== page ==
Like many of you, I am completely in love with being a mom. It has brought the greatest joys imaginable and every day I wake up and know how truly blessed I am to have my little boy there. It’s the kind of love that is truly unconditional and unwavering. The kind of love that lets you know you’d do anything for your children. And it’s the kind that I celebrate in my own way every day, not just on Mother’s Day.
Mother’s Day makes me stop and think about how much my own mom has always loved and sacrificed for me. Although if you ask her, she wouldn’t call them sacrifices, but just “the things that moms do.”
So give your kids the biggest hug, not just this Sunday, but every day. Cherish those little gifts they’ll give you that they made with their own two hands. Call or visit your own mom. Tell her how much you love and appreciate her. Let her know how much you’ve learned from her. And enjoy your special day.
When tragedy hits a family, you can’t help sometimes compare the situation to your own family.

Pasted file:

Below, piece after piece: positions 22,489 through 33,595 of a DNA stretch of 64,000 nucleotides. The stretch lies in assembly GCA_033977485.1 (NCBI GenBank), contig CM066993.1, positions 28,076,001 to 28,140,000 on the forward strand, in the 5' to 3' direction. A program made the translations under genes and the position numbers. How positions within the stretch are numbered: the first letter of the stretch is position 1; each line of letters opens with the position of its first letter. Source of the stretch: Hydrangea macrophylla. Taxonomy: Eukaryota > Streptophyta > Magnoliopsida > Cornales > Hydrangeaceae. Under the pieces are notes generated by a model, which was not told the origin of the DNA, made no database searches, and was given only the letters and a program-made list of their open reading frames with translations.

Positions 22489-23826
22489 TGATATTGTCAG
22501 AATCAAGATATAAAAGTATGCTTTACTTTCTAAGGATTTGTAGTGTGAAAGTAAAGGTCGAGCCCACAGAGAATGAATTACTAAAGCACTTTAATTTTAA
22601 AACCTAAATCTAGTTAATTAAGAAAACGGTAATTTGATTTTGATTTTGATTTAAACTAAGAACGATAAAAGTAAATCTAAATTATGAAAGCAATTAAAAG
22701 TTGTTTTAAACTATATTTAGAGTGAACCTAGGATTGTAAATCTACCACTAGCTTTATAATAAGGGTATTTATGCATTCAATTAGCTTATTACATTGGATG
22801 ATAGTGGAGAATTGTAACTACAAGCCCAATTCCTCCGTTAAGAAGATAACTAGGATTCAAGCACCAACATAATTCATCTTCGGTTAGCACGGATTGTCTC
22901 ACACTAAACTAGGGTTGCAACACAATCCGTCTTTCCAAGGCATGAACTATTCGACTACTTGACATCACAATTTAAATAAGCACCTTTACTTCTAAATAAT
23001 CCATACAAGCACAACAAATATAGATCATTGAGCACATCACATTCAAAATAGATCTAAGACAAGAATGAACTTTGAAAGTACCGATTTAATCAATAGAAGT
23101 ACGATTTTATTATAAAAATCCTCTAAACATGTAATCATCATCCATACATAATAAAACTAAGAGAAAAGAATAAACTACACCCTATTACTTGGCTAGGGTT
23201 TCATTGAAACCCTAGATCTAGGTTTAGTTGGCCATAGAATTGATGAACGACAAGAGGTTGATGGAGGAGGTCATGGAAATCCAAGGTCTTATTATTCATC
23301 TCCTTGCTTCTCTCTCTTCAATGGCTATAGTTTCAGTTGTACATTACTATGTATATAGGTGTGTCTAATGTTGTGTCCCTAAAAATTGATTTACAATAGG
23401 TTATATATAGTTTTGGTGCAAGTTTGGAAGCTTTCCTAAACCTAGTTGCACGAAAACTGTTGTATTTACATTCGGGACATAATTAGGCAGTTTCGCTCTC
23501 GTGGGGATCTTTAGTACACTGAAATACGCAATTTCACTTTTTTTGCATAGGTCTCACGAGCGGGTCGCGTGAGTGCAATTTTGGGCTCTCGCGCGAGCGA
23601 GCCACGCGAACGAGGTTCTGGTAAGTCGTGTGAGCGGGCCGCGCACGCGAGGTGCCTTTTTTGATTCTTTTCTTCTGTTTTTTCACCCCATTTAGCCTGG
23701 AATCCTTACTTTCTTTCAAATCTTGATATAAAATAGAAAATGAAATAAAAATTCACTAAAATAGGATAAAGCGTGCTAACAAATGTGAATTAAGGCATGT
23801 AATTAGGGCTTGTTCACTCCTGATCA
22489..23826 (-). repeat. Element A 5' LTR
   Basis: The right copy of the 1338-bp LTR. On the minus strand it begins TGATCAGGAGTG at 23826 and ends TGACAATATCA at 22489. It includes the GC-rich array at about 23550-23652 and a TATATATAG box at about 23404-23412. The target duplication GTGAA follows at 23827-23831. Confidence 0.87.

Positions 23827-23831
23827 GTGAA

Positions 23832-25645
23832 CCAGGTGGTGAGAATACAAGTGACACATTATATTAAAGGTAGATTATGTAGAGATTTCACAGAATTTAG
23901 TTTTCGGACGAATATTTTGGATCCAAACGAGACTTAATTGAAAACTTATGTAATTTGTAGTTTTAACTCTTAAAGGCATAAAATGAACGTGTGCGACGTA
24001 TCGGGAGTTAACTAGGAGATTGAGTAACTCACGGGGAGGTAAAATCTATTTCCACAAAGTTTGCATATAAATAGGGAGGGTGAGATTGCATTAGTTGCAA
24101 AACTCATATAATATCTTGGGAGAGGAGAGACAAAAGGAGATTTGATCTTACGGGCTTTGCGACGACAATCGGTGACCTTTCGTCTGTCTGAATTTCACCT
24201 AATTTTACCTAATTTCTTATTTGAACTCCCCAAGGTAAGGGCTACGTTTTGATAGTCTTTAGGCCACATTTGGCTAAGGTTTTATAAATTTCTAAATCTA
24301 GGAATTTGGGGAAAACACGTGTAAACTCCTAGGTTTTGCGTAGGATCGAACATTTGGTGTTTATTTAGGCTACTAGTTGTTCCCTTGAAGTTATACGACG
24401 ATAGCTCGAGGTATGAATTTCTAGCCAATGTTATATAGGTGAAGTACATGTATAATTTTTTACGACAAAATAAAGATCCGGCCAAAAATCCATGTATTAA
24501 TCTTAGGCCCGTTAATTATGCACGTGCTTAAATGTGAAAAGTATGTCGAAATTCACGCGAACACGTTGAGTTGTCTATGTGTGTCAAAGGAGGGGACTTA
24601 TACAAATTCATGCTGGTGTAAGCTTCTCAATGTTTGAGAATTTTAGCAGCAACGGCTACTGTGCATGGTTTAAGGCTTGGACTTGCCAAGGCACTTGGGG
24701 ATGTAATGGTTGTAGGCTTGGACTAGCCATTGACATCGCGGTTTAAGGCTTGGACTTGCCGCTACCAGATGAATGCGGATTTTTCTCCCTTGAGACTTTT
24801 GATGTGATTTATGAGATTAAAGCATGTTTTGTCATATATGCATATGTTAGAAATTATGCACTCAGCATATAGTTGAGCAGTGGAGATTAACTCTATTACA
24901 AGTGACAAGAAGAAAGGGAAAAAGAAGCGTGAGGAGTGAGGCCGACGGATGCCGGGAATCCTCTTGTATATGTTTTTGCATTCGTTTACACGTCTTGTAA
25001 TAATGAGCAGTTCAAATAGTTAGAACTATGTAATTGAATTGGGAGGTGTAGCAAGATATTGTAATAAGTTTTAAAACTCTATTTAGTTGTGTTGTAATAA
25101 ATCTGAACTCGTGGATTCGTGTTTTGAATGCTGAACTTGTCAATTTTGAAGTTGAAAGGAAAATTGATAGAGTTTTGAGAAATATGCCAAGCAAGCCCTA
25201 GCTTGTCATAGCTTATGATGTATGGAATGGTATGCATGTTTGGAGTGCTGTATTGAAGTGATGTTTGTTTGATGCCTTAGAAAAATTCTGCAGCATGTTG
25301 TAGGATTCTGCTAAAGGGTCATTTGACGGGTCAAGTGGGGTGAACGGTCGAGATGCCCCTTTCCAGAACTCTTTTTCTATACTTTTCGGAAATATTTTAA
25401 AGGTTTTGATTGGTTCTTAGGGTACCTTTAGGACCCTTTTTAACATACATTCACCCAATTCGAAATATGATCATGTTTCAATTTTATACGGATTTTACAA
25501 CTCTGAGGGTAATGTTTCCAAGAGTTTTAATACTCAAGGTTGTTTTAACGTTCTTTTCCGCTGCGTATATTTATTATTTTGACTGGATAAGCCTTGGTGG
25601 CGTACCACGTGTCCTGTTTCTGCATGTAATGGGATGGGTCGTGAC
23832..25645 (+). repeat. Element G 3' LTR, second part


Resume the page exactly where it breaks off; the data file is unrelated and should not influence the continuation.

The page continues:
Especially when it is the death of a mother who leaves young children behind.
Shock is the initial feeling I felt when I heard my friend Karen Baker had died Sunday. She and I had been co- assistant leaders for our daughters’ Girl Scout troop, and then co-leaders.
Our children had attended the same daycare and then the same schools. Her children were similar in age to two of my children.
Karen was always smiling, laughing … You always felt good around her.
How saddening was my second thought. Her children. Her husband. Why?
When I was diagnosed with breast cancer in 1999, my first reaction was fear, but it was quickly followed by a deep, sinking feeling that I might not be around for my children, then ages 1 and almost 5.
Karen’s children are middle school and high school ages, still very young. They still needed their mother.
My heart breaks for this family. And it also renews the worries.
Whether you’re a mother or father, you always want to be there for your children.
– Linda Lynn
My mom, “Gwennie,” comes into town about twice a year from Connecticut. While here, she usually packs in a few trips to the local country western outfitters, a visit to a BBQ joint and, of course, enjoys some Mexican food.
For putting up with the craziness her trips usually entail, I’m entitled to some gift … usually of the purse variety, and of a brand I wouldn’t be able to afford for myself.
So there I am last week, searching for my perfect new bag. Alas, I find it but the store is down to two.
Can they hold it for me? Of course – but only until the end of the day … a full week before my mom’s arrival.